Oil Boom May Be to Blame for Snyder Earthquakes

Published 11/15 2013 05:52PM

Updated 11/25 2013 08:39PM

Dozens of earthquakes have shaken the Snyder area in recent years, and the work surrounding the oil boom may be to blame.

A new study out of the University of Texas found that the small quakes started happening after there were large amounts of CO2 and other gases injected underground to boost oil production.
The study says that the Cogdell oil field, which is north of Snyder, has these gas-injection wells. And, many of the earthquakes reported in that area have been north of Snyder.

According to the study, a total of 93 earthquakes stronger than magnitude one-point-five have hit the Cogdell area between March 2009 and December 2010, so that number is not counting the more than a dozen others that have happened since then.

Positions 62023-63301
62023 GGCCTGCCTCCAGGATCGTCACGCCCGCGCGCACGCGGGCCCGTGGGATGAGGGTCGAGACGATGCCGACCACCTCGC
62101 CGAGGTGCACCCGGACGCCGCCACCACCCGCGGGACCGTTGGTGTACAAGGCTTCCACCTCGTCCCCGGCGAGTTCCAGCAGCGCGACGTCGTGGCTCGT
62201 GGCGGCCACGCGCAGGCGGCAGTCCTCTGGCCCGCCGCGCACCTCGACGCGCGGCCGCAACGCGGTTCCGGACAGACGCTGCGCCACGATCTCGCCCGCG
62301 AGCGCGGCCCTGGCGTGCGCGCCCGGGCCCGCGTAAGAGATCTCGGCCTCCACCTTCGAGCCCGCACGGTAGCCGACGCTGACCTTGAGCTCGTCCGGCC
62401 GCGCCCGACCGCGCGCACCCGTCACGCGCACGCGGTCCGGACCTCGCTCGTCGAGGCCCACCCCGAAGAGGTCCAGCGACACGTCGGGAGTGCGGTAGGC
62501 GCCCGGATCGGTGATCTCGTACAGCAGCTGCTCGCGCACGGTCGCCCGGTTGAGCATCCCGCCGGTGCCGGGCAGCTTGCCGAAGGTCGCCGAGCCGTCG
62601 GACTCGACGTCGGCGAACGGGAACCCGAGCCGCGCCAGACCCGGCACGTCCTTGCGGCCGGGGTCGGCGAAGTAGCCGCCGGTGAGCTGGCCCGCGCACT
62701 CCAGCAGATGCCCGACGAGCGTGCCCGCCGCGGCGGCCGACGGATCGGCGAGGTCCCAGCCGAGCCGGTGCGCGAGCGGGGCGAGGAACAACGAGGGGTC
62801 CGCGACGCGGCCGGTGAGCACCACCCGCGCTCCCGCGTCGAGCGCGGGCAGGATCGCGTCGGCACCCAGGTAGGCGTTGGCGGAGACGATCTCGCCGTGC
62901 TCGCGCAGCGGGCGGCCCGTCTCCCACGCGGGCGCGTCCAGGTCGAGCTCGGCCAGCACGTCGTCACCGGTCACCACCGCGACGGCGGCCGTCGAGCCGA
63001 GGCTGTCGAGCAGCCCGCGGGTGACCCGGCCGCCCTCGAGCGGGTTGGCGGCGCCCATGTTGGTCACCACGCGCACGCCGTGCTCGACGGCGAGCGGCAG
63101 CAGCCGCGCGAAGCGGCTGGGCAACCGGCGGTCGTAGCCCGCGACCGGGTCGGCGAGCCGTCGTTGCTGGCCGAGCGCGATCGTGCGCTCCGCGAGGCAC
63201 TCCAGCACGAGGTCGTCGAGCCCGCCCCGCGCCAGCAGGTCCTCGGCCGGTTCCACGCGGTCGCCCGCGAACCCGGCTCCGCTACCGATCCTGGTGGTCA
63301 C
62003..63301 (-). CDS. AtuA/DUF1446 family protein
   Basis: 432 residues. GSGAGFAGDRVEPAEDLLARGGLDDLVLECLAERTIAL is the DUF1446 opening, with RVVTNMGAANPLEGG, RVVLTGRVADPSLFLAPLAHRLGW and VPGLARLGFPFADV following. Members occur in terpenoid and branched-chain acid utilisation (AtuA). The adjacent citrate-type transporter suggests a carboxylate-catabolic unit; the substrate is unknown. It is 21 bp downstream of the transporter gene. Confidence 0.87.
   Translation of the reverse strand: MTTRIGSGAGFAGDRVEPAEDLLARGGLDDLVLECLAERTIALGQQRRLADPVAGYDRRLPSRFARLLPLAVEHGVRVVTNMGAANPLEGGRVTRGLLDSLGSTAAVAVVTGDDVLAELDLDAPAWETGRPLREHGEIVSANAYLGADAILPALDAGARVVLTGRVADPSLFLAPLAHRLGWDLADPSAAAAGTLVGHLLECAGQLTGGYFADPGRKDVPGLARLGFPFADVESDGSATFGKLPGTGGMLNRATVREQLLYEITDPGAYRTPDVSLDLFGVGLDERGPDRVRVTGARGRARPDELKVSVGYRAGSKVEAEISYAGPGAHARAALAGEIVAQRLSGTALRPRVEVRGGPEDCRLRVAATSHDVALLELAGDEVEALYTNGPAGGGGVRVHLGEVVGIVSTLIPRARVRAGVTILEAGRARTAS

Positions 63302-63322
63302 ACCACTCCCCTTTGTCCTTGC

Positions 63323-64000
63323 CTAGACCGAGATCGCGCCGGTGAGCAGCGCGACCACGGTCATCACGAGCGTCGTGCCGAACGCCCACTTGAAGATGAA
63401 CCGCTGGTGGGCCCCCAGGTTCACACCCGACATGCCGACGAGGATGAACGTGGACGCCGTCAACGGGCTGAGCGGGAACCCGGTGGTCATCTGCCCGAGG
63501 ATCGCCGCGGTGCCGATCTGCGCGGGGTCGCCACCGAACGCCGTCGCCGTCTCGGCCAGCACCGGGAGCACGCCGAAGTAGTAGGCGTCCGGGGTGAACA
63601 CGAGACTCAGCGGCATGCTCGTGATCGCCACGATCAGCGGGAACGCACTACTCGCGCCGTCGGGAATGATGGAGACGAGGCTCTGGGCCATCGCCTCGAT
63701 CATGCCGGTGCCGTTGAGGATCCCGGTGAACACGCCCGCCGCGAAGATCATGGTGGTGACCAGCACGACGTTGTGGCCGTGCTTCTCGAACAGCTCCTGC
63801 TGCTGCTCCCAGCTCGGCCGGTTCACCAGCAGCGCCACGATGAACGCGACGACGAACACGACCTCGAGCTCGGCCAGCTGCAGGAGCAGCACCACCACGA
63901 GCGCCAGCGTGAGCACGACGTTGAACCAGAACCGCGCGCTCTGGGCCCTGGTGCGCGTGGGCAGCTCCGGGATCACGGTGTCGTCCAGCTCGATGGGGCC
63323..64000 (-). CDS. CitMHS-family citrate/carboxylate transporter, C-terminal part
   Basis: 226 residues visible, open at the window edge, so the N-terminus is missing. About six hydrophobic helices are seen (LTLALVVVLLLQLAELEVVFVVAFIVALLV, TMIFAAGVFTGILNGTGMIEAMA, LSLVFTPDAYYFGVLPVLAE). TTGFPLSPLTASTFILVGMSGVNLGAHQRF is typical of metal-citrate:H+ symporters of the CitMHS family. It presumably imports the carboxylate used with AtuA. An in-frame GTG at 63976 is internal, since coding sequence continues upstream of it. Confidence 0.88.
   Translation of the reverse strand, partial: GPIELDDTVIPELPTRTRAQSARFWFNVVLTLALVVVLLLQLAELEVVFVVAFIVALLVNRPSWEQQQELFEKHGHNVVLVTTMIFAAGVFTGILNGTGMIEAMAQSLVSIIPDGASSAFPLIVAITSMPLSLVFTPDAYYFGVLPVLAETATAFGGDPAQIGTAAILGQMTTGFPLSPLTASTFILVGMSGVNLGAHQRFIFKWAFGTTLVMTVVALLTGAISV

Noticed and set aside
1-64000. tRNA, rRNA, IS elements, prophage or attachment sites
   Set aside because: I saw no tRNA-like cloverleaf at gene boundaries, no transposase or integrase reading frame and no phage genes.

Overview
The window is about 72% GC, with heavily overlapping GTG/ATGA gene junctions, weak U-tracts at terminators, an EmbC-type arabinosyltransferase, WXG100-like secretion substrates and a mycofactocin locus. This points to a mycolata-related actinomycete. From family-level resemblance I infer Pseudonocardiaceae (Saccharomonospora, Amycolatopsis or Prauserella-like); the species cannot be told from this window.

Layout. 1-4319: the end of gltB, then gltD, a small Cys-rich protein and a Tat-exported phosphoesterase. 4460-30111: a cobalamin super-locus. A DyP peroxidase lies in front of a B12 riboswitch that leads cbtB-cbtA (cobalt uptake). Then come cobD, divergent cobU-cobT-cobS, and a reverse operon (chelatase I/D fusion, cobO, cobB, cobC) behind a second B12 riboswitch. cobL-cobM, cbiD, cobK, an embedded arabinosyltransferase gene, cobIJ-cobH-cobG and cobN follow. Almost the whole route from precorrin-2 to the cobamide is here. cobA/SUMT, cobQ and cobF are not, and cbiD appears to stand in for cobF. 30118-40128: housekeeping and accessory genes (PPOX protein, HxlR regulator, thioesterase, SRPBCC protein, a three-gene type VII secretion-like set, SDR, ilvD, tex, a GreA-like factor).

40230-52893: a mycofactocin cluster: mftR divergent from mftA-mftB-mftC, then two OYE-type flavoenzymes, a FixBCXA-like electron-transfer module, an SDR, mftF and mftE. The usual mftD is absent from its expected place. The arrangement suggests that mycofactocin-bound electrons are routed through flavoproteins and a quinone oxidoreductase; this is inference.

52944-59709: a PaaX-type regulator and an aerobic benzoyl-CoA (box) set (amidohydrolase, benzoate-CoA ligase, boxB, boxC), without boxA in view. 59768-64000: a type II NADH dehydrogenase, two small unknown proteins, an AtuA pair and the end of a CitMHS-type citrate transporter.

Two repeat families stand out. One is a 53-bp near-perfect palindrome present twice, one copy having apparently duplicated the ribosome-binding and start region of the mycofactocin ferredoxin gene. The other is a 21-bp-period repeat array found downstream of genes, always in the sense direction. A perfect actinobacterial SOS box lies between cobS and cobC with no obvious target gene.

The study found that there was a positive correlation between the amount of gas that was injected underground, to the number of quakes in the area.

However, researchers did say similar amounts of CO2 injections under ground in other parts of the world did not cause quakes.

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